It’s a long way from my house in Montreal, Quebec to Providence, Rhode Island: six hours of driving, plus pit stops and traffic delays. But the moment I walked into my first event at last weekend’s New England Regional Genealogical Consortium (NERGC) conference in Providence, I felt right at home.
That first event was a special interest group meeting of genealogy bloggers. Everyone in that room shared my passion for blogging, although we do it in different ways. For example, Pat Richley-Erickson, who writes the award-winning http://blog.dearmyrtle.com/, also does video blogging on YouTube. At the meeting, I picked up some advice about backing up my blog, and about the value of Thomas MacEntee’s www.geneabloggers.com site as a resource for bloggers.
Over the next two days, I attended presentations from excellent speakers including Lisa Louise Cooke (http://lisalouisecooke.com/) and Judy G. Russell (www.legalgenealogist.com). I was especially interested in Dwight Fitch’s presentation on historical conflicts that affected the early settlements along the Connecticut River, since he used our common ancestor, Henry Burt (c. 1595-1662) of Springfield, Massachusetts, as an example.
Of course, I didn’t have to go all the way to Rhode Island to learn about genealogy. Many webinars and online hangouts take place every week. So for me, the best thing about attending a conference like this was the opportunity to meet people in an informal setting. For instance, I had a long conversation with a member of the Descendants of the Founders of Ancient Windsor. Windsor, Connecticut was founded in 1633 and, although I know I had ancestors there in the mid-1700s, I’ve always wondered whether they were founding families. I also got a chance to meet Joshua Taylor, co-host of Genealogy Roadshow on PBS, a show that I enjoy.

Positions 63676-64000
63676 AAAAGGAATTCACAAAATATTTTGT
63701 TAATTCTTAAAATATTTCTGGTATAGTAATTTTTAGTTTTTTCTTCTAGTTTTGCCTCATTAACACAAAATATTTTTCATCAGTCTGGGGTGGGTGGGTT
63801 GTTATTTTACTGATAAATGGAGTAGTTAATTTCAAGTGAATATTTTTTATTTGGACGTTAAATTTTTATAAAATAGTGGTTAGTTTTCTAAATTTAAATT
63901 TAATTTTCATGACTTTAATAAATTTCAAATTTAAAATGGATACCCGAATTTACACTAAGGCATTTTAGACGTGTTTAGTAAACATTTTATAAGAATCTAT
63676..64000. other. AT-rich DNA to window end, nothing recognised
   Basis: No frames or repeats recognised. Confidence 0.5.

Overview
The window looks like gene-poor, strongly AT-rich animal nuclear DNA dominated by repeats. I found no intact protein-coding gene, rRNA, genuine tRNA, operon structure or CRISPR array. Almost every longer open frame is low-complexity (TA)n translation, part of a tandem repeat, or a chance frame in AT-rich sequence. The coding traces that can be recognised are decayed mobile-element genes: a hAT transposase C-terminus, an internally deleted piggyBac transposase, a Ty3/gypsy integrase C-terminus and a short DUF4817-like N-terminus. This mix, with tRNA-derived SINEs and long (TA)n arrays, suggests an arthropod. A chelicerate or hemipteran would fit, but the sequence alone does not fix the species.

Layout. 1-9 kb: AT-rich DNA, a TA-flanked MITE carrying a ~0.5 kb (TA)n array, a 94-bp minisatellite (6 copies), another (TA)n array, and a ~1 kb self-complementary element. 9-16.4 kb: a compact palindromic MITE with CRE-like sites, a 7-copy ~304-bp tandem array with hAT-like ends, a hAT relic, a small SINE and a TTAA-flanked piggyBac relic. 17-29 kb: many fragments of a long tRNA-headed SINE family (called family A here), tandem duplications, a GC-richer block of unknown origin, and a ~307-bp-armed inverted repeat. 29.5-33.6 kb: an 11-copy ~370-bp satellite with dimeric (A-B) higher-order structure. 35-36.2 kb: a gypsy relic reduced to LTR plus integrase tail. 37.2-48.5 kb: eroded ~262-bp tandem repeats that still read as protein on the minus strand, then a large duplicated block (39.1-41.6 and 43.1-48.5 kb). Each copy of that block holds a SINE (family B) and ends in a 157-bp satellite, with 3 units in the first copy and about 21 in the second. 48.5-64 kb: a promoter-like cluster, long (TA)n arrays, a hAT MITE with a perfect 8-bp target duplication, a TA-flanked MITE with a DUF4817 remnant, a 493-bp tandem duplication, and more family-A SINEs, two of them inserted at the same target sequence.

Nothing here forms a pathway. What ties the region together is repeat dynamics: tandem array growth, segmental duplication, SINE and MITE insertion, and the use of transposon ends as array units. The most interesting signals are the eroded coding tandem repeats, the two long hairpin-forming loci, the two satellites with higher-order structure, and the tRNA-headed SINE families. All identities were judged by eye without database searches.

The people who attend and present lectures at conferences like this are the people who are setting the bar high for genealogical research standards. They help us figure out where and how to look for our ancestors, and they educate us about the laws and historical events of our ancestors’ times. They also push us to research diligently in order to prove our conclusions, and to cite our sources.
This was my second time attending a conference organized by the NERGC (www.nergc.org), an association that brings together 22 different genealogy societies in New England. Both conferences were extremely well run. Many volunteers worked hard to achieve that, so to them, I say thank you.
The next NERGC conference will take place in Springfield, Massachusetts in April, 2017. In the meantime, many other exciting genealogy conferences are coming up. (See http://calendar.eogn.com/ on Dick Eastman’s Online Newsletter.) Here are a few major conferences scheduled for eastern Canada and the United States over the next few months:
- Quebec Family History Society (QFHS) June 19-21, 2015 Montreal, QC
- Ontario Genealogical Society (OGS) May 29-31, 2015 Barrie, ON
- New York State Family History Conference Sept. 17-19, 2015 Syracuse, NY
- British Isles Family History Society of Greater Ottawa (BIFHSGO) Sept. 18-20, 2015 Ottawa, ON
Here are links to stories about some of my American ancestors:
Timothy Stanley jr., Revolutionary Martyr http://writinguptheancestors.blogspot.ca/2013/11/timothy-stanley-jr-revolutionary-martyr.html
Philadelphia and the Mitcheson Family http://writinguptheancestors.blogspot.ca/2013/11/philadelphia-and-mitcheson-family.html